Instapaper for Android launched today, adding to the growing list of iOS-turned-Android applications.
Developer Mobelux, which previously built Tumblr for iPhone and Android, was handpicked to create the new app, which is available today via Google Play for $2.99. It will work on devices running Android 2.1 and higher.
Instapaper allows users to save Web pages for later reading, keeping articles from your favorite websites stored offline and ready to read wherever you may not have access to data or Wi-Fi networks.
“Great for long articles and blog posts that you find during the day and would like to read, but don’t have the time when you find them,” the app’s Google Play Store description said.
Most websites can be saved as text-only, with adjustable fonts, text size, line spacing and margins; you can keep articles organized in folders, and share them via a Web browser.
The Android app release comes just days after the iOS app received an update, adding Background Update Locations to the 4.2.2 version. Instapaper now automatically downloads new articles whenever a user enters or leaves locations such as their home or workplace. The app stores the locations only within itself, and does not share them or send them to any web service, according to an Instapaper blog post.
The news was first reported by The Verge, which also talked to Instapaper creator Marco Arment, a known Apple fan. “Android is not in my world. It’s not in my attention span most days,” he told the blog. “Thinking about the iOS app is a full-time job, and staying competitive on iOS is a full-time job.”
Arment was inspired to explore an Android version of Instapaper thanks to the success of the Android-based Amazon Kindle Fire and the Barnes Noble Nook. “For me personally, Instapaper is now a tablet app first, and smartphone second,” he told The Verge.
Instapaper said the Android app was built “specifically for small tablets like Kindle Fire and Nook Color, large tablets like the Motorola Xoom as well as most Android phones running 2.1 (Eclair) and up.”
The Android app is expected to be available soon in the Amazon App Store and the Nook Store, Arment told The Verge.
For more, see PCMag’s original review of Instapaper for iOS and the slideshow below.
For more from Stephanie, follow her on Twitter @smlotPCMag.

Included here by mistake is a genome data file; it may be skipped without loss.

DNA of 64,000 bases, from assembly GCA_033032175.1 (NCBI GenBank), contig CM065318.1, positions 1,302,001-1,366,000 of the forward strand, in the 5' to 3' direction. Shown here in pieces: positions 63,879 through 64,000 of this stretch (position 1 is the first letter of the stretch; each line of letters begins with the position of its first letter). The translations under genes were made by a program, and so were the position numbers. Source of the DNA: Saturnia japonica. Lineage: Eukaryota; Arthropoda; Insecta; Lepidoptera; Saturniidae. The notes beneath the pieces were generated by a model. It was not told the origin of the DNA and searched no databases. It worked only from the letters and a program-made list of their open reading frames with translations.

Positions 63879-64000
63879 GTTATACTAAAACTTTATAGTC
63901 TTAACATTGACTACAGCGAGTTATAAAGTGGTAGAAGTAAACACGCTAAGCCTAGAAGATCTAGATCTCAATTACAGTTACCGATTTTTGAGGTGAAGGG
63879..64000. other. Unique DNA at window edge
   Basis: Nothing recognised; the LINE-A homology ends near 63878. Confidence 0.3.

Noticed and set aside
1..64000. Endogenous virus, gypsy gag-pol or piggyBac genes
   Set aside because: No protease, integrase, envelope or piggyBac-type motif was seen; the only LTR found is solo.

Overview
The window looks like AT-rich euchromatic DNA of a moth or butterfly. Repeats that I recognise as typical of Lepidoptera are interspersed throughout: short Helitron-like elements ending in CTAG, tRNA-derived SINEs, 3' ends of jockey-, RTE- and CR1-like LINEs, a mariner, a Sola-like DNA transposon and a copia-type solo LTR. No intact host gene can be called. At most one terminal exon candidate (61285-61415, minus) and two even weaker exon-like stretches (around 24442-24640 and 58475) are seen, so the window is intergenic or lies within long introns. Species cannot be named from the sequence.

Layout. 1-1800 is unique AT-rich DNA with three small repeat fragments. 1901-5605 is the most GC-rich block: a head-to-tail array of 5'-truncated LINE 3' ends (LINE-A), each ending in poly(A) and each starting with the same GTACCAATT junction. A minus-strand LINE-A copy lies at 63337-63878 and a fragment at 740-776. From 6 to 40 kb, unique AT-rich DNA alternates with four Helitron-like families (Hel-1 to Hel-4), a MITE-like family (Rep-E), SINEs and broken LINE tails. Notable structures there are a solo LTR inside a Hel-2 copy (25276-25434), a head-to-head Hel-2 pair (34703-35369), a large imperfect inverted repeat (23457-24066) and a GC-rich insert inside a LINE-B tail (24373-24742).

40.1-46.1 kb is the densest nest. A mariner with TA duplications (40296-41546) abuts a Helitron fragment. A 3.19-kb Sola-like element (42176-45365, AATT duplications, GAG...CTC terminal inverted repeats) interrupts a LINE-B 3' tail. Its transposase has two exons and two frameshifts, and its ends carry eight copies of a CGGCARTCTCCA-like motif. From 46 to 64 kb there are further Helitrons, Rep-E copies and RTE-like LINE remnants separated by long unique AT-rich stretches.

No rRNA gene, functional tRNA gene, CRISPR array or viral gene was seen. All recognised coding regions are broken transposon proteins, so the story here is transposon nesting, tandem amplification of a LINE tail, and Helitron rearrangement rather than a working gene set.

For the top stories in tech, follow us on Twitter at @PCMag.
Article source: http://www.pcmag.com/article2/0,2817,2405243,00.asp
Reuters / file
In less than six months since it became available, Amazon’s Kindle Fire has become the leading Android tablet in the U.S., representing a 54.4 percent share of tablets using Google’s operating system.
“Within the Android tablet market, Kindle Fire has almost doubled its share in the past two months from 29.4 percent share in December 2011 to 54.4 percent share in February 2012, already establishing itself as the leading Android tablet by a wide margin,” said research firm comScore in a report Thursday.
“With Amazon’s well-known brand name, marketing muscle and widely used distribution channel, it’s not surprising to see the Kindle Fire take a leadership position in the Android tablet market,” Sarah Radwanick of comScore told msnbc.com. “What is impressive is that it reached this position so quickly after its debut.”
The Kindle Fire came out last November and immediately caught fire with consumers for a variety of reasons, including its $199 price and the already known Kindle e-reader brand. No other Android tablet is holding a candle to Apple’s iPad, which is the leading tablet being sold. Worldwide, the iPad is projected to account for 61.4 percent of tablet sales this year; Android tablets, 31.9 percent, says Gartner Research.
Until the Kindle Fire came out, Samsung’s Galaxy Tab was the leading Android tablet; comScore notes how sales of the Galaxy Tab have declined since December, when it had 23.8 percent of Android tablets, and February, when its share dropped to 15.4 percent.
Motorola’s Xoom was in third place, going from 11.8 percent in December to 7 percent in February.
Tablet adoption by consumers “continues to climb as more devices
appealing to various price and feature preferences are introduced to the
market,” comScore said. One of the most important differentiators is screen size, with those tablets with bigger screens, not surprisingly, have more “page view consumption,” the firm said.
“Specifically, 10-inch tablets have a 39 percent
higher consumption rate than 7-inch tablets and a 58 percent higher rate
than 5-inch tablets.” (The Kindle Fire has a 7-inch screen; the iPad, 9.7 inches.)
And size makes a difference for good reasons, comScore said: ”With the emergence of a
growing number of smaller-sized tablet devices, advertisers and
publishers will need to understand whether these devices limit the
opportunity for advertising compared to their larger-screen
counterparts, or if they are able to build incremental reach and
engagement by presenting different use cases.”